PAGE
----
Facebook founder Mark Zuckerberg has also moved the product into the space of religion, styling it as a platform that can provide the same “sense of purpose and support” in people’s lives that churches offer. Yet former Facebook executives admit the software was deliberately designed to falsely provide this sense of validation in order to become addictive. In truth we can only be validated through Christ’s work of reconciliation (2 Corinthians 5:15-19).
To use Dr Liao’s way of thinking then, we have a duty to prevent this harm not just in our society, but in our Christian communities. But if so, then how are we to kick the habit, especially from a product that is addictive by design? One of the downsides of Dr. Liao’s ethical approach is that no one likes having a duty imposed on them. Duty based ethics are known to be poor motivators of action.
Rae suggests that an assessment of the moral virtues at play is the better approach.
Rather than telling us what to do, virtues encourage us to think about who we want to be. For the Christian, our virtues should be modelled on Christ, as 1 Corinthians 11:1 suggests. The fruits of the Spirit in Galatians 5:22-23 provide us with a good starting list of biblical virtues.
As believers, we aspire to be loving for instance – and while we can love others through the Facebook platforms, Jesus reminds us in Matthew 25:34-40 that we must be particularly conscious to love “the least of these”, those who are vulnerable. Paul urges us in Romans “not to put any stumbling block … in the way of a brother or sister”. So, we must ask: Is it loving as individuals and as churches to encourage the vulnerable in our communities on to a platform that preys on them, seeking to addict and supplant Christ’s church? Or can we love these people as well or better in other ways, through phone, messages and even in person? If we ceased using Facebook, might we have more time to do so?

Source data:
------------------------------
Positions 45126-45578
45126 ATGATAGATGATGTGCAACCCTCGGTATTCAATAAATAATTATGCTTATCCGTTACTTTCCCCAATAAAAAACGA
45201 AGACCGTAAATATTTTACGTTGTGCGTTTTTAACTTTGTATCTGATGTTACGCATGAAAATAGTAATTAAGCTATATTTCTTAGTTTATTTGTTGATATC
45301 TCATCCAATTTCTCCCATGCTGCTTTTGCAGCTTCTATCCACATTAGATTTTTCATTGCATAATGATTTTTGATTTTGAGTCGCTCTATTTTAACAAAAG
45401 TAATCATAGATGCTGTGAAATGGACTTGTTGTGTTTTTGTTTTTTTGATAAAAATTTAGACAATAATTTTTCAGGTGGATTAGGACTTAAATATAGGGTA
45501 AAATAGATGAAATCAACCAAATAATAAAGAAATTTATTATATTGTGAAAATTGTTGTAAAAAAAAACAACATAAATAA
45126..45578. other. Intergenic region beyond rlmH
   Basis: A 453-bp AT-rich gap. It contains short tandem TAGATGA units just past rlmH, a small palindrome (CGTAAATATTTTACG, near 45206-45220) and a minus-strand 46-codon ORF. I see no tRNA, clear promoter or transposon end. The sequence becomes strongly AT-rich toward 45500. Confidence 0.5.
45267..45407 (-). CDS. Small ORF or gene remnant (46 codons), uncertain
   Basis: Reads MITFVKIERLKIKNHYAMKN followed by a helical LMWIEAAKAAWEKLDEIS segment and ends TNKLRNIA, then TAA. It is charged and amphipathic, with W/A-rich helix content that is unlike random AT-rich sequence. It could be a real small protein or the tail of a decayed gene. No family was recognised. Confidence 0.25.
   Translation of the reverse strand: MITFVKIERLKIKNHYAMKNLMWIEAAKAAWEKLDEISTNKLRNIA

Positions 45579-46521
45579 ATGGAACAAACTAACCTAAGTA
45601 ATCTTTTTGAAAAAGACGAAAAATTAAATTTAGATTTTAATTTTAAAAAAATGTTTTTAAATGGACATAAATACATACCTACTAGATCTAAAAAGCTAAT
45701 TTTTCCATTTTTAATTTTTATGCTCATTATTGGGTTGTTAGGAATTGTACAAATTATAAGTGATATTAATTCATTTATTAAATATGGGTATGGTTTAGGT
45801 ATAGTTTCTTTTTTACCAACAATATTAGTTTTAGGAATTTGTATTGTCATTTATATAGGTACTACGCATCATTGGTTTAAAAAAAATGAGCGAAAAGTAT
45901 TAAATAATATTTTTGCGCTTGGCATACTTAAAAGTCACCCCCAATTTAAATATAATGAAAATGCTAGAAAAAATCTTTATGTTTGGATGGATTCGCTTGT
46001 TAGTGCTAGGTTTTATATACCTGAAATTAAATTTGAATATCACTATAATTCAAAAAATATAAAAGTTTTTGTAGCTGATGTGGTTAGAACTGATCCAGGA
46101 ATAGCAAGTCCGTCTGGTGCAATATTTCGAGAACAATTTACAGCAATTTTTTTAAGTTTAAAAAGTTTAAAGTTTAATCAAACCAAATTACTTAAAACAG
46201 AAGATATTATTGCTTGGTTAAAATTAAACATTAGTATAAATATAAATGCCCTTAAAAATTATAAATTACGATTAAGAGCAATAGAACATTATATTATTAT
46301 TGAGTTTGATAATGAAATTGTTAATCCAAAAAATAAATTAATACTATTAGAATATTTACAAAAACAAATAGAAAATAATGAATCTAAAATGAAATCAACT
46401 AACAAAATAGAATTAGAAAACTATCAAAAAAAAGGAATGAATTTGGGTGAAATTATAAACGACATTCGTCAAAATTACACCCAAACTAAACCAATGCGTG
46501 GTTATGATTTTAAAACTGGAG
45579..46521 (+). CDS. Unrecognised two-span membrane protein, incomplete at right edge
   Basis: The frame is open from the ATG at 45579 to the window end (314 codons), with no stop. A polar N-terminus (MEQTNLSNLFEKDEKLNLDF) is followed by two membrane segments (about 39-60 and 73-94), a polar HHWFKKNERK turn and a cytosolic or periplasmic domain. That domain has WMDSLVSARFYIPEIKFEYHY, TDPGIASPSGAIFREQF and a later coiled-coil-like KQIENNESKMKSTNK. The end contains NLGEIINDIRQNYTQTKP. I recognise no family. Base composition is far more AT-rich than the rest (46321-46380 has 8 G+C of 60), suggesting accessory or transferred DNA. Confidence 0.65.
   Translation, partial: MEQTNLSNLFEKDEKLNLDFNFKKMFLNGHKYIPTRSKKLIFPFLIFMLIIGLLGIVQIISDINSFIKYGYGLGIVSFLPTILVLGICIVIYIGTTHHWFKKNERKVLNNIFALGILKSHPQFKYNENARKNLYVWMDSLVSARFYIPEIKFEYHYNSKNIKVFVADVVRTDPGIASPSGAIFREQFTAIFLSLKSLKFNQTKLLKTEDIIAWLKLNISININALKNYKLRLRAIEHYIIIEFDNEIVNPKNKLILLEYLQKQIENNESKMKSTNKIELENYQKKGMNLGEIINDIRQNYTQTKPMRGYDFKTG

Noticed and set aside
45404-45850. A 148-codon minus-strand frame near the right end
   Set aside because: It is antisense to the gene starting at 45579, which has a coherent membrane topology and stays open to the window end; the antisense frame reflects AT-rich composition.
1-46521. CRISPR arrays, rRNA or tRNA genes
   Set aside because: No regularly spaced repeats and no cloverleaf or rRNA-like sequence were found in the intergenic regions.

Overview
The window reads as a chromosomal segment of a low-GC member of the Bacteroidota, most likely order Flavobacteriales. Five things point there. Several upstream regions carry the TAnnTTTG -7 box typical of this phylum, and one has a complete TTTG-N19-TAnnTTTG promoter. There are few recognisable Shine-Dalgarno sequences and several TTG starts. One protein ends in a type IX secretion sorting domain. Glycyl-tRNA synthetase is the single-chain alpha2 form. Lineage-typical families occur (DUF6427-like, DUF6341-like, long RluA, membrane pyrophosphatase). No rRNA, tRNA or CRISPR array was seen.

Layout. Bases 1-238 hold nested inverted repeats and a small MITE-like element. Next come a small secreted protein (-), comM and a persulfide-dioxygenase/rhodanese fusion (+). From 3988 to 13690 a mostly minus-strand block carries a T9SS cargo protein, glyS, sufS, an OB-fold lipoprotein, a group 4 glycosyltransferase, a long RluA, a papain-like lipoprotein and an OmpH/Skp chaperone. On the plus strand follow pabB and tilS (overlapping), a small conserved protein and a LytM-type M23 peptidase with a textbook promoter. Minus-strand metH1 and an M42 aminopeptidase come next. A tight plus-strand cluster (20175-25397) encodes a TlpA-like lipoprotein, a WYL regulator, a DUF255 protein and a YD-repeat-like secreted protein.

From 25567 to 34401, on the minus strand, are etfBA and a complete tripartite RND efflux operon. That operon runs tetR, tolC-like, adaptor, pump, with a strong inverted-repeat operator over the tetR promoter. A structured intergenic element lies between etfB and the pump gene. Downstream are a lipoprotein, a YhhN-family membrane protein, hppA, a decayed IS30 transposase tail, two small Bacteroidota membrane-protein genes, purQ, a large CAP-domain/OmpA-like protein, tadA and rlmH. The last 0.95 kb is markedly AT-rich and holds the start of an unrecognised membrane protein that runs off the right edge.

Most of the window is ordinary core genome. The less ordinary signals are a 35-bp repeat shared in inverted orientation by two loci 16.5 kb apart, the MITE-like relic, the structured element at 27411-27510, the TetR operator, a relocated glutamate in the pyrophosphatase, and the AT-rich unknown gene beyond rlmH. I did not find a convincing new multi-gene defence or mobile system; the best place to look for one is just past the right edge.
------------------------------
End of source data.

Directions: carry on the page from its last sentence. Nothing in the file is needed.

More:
Or, to consider another range of virtues, does Facebook help or hinder us as we aspire to Christ-like peace, forbearance and kindness? We now know that the platform is programmed to stoke division, and, as users, many of us have experienced the sharp feeling to respond in kind that an inflammatory comment from a provocative friend or troll can spark. As Newcastle pastor Chris Thomas advises: “If you want to find examples of kindness, patient endurance or gentle correction, may I suggest you go looking elsewhere?” In this way, Facebook has more in common with the “foolish, ignorant controversies” that 2 Timothy 2:23 warns that we should avoid.
In any moral dilemma, at some point, a decision must be made. And while Christians should consider taking heed of Dr. Liao’s ethical imperative to delete our Facebook accounts for the sake of society and our own church communities, we know that no one likes the idea of another duty imposed on our lives. So, as we each aspire to live more like Christ, we can instead ask ourselves whether our use of Facebook as individuals and collectively is helping us on the journey … and then pray that God will help us break the addiction.
*Nick Rabe is an elder in the Presbyterian Church of Tasmania and a ministry candidate studying at Christ College. In a previous life he spent 15 years working as an advertising creative and sales executive with Channel Seven and the Hit and Triple M radio networks. He is married to Kiri and together they wrangle three primary school age boys.